So what is the point of this rant, you ask? Perhaps you don't care what the point is....perhaps there is no point, just a moral (is there a difference?). The point is that too many people in our world go around with blinders on, oblivious to what's going on around them. Wow, how does this tie in with the above paragraphs? People are so obsessed with running their kid hear, signing them up for this, keeping themselves and their kids busy that no one takes time to smell the roses. No one stops to look at the world around them or understand the impact they have on their community. Their kids are busy and that some how makes them good parents. We wear our badges of exhaustion and business by the size of the coffee cup we drink from every morning. We train our kids to be on the hamster wheel of the rat race. We don't stop to think about what's really important. 

I'm a proud parent when I hear my son playing a tune he made up, or just figured out by playing with notes. I'm proud when he makes obscure references to pieces of useless information. I'm really proud to see the comics that he writes, developing story line and characters over long periods of time. He does that during unstructured time. I'm proud when he crashes his bike or scooter and gets back on it. I'm proud when I turn around on a hike and see him examining something on the ground. I enjoy watching him talk to the dog. On a recent expedition to an uninhabited island, he made a series of "franken-crabs" out of bits of crab left behind by seagulls. I was so proud my heart nearly beat out of my chest.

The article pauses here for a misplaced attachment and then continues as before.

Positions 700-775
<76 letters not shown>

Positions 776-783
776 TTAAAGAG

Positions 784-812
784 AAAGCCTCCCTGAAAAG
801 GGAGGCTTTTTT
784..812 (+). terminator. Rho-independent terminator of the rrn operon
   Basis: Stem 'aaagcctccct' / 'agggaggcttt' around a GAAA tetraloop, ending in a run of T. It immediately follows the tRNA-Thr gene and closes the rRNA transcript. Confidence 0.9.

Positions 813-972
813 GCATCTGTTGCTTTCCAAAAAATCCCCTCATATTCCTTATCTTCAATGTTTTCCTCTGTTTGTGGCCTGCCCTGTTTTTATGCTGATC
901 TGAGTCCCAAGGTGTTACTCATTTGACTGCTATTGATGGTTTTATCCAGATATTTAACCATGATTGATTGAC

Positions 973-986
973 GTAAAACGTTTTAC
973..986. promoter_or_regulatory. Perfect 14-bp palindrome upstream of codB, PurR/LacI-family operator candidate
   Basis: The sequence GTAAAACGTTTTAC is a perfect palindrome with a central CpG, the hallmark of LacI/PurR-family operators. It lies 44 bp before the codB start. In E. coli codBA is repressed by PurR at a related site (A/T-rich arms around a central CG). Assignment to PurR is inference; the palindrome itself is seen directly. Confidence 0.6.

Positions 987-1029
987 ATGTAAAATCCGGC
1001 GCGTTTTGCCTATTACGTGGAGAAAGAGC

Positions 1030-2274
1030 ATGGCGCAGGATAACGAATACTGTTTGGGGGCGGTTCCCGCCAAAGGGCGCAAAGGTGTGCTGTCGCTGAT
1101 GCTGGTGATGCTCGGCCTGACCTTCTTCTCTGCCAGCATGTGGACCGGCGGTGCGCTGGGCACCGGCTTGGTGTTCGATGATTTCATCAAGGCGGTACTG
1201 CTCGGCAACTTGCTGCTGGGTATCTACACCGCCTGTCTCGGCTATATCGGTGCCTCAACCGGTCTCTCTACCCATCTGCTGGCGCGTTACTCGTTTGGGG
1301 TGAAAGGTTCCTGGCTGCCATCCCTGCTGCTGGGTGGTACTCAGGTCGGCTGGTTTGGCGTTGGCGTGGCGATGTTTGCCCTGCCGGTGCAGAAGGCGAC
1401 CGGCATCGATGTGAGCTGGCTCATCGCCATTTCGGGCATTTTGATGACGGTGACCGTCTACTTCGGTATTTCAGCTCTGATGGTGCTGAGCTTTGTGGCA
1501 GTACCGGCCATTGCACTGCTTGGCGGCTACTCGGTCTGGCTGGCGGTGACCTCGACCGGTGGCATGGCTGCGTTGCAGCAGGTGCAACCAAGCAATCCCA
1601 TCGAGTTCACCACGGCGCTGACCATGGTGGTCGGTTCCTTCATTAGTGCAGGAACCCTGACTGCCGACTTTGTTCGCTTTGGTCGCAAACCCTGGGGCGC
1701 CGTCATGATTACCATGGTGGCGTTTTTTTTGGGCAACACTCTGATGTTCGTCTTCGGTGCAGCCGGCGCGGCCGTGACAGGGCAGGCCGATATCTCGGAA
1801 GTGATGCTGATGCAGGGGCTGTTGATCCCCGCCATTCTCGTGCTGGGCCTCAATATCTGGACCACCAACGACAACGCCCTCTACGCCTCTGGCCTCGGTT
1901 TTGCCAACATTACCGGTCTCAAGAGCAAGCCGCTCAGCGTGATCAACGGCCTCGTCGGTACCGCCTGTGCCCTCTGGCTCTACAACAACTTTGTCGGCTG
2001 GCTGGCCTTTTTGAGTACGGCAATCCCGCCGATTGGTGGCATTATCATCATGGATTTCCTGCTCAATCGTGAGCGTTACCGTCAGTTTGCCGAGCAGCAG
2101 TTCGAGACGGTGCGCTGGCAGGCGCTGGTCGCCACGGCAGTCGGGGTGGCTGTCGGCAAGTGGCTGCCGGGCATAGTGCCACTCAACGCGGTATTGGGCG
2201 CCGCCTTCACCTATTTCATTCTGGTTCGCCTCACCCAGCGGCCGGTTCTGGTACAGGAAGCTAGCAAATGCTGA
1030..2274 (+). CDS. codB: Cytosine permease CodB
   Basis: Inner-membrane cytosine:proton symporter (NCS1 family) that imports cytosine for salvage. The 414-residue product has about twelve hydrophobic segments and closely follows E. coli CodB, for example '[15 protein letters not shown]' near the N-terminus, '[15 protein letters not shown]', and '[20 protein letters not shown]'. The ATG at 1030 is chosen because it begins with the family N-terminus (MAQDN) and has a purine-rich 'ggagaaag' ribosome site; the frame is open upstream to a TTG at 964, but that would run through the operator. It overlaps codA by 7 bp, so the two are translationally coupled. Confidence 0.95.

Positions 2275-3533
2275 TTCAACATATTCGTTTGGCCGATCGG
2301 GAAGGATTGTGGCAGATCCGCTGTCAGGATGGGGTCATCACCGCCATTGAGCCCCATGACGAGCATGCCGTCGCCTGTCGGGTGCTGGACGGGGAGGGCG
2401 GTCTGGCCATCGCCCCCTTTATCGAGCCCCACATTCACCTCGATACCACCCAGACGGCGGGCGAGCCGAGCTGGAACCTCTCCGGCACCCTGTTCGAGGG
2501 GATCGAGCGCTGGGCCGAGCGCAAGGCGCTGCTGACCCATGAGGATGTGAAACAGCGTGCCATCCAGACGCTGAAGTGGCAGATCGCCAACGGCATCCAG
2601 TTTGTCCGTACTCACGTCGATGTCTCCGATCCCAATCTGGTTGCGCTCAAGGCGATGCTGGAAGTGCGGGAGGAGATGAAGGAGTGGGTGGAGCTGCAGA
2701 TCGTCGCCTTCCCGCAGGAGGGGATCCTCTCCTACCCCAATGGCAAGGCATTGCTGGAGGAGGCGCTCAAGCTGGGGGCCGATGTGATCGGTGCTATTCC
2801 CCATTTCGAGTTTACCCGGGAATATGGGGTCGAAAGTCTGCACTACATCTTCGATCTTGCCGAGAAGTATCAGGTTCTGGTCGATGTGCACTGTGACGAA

I'm sure many of you could consider your own situation and then tear my statements to shreds. That's okay, I'm not going to be offended. I'm going to stay active in my community and try to model for my son what a balanced life should look like. I'm not always going to be successful but I'm going to leave time to jam out, to explore, to build franken-crabs. It's amazing what you can do simply messing around in boats, or anywhere for that matter.